Opinion

What happens when you're left holding the baby

SOUND ASLEEP: Good baby behaviour goes out the door with mum, says Frederick.
SOUND ASLEEP: Good baby behaviour goes out the door with mum, says Frederick. Contributed

MOTHERS are marvellous.

Completely self-sacrificing for their children. Loving, loyal and unashamedly blatant liars.

Too harsh? I might have thought so if a mother had not pushed her way into my home and plonked her kid in my arms.

Several backpacks and a suitcase were carelessly thrown on the polished surface of my dining room table, regardless of the pristine surface.

Possibly she was a granddaughter or niece or a sister of my wife but I was too shocked at having to suddenly hold a strange child to recall her.

Immediately the mother started lying.

"He has just been fed and has a clean nappy. Just put him to bed and he will sleep until I get back from shopping."

Here her falsehoods became more obvious.

"I shall only be a half hour, possibly three-quarters of an hour at the most."

Talk about bull dust. When did any woman ever manage to limit her spending of her husband's money to just one hour?

At this she promptly disappeared out the front door and right on his cue, her boy started screaming.

In vain I thrust a bottle into his mouth. No result.

Perhaps his mother's departure had caused him to have an accident, I reasoned, and lowered his nappy. A great mistake.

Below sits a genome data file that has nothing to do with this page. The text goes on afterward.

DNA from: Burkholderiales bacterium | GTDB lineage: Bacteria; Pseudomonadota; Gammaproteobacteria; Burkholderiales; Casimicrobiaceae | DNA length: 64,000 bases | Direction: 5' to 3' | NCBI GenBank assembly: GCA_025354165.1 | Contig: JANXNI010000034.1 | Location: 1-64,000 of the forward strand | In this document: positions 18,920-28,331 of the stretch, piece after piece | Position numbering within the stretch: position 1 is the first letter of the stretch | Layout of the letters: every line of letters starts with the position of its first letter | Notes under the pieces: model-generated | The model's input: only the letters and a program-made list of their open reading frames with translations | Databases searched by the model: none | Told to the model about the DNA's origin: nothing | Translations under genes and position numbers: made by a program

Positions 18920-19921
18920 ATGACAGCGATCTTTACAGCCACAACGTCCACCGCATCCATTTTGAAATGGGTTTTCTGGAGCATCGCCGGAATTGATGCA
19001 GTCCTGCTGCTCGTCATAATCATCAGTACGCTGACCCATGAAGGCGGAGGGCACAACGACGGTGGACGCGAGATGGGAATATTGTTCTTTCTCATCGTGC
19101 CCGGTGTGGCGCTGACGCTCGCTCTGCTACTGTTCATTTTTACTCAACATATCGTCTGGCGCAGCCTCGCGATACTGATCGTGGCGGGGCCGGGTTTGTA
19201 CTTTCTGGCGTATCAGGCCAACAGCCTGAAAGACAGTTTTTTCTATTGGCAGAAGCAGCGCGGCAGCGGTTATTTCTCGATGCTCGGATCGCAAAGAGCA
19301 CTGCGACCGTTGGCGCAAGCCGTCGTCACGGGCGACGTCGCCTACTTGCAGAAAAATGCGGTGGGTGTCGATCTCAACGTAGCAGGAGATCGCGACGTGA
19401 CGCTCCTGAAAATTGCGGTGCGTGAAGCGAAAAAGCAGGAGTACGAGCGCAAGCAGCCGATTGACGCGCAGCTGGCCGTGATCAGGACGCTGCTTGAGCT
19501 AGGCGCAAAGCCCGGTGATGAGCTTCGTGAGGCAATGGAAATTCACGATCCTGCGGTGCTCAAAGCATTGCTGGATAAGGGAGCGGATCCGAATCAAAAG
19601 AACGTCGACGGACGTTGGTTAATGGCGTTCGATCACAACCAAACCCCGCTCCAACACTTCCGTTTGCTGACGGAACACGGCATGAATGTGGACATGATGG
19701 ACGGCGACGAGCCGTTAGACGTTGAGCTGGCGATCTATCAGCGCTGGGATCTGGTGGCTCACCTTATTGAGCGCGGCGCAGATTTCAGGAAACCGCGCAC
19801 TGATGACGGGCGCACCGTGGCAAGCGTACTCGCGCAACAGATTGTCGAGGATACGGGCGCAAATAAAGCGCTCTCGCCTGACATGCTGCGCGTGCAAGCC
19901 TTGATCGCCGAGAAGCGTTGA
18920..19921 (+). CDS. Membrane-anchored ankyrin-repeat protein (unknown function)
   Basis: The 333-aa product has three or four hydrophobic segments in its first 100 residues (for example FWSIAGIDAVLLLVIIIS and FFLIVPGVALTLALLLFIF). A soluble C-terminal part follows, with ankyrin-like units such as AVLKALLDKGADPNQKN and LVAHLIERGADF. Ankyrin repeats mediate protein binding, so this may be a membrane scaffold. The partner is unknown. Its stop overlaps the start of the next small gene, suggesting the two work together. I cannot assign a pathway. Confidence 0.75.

The nappy, according to the manufacturer, would hold all the baby's disposals for up to three hours. I doubt this kid's nappy had been changed in three months.

By wearing a handkerchief liberally soaked in rum to reduce the stink, I managed to change his underpants. In revenge I hid the soiled nappy in one of the mother's bags.

He continued screaming.

Another bottle was no help though I drank the rum quickly. A nursery rhyme sung by my own voice failed to stop his yells though it is capable of moving strong men to tears when rendering Jingle Bells.

I tried showing the kid our bulldog but the coward ran whimpering when the baby bit it.

After hours of lugging the kid around, convinced my arms must fall off, he suddenly stopped.

Immediately the front door opened and his mother appeared.

"I told you he would sleep at the time I was away," she beamed. "You have enjoyed having him so much I must bring him around more often."

With that she gathered up the child, her bags and was gone before I could think of a reply.

I turned about, thoroughly exhausted.

It was then I saw she left the kid's dirty nappy on my dining room table.

Topics:  columns, fred archer, frederick frankly, opinion




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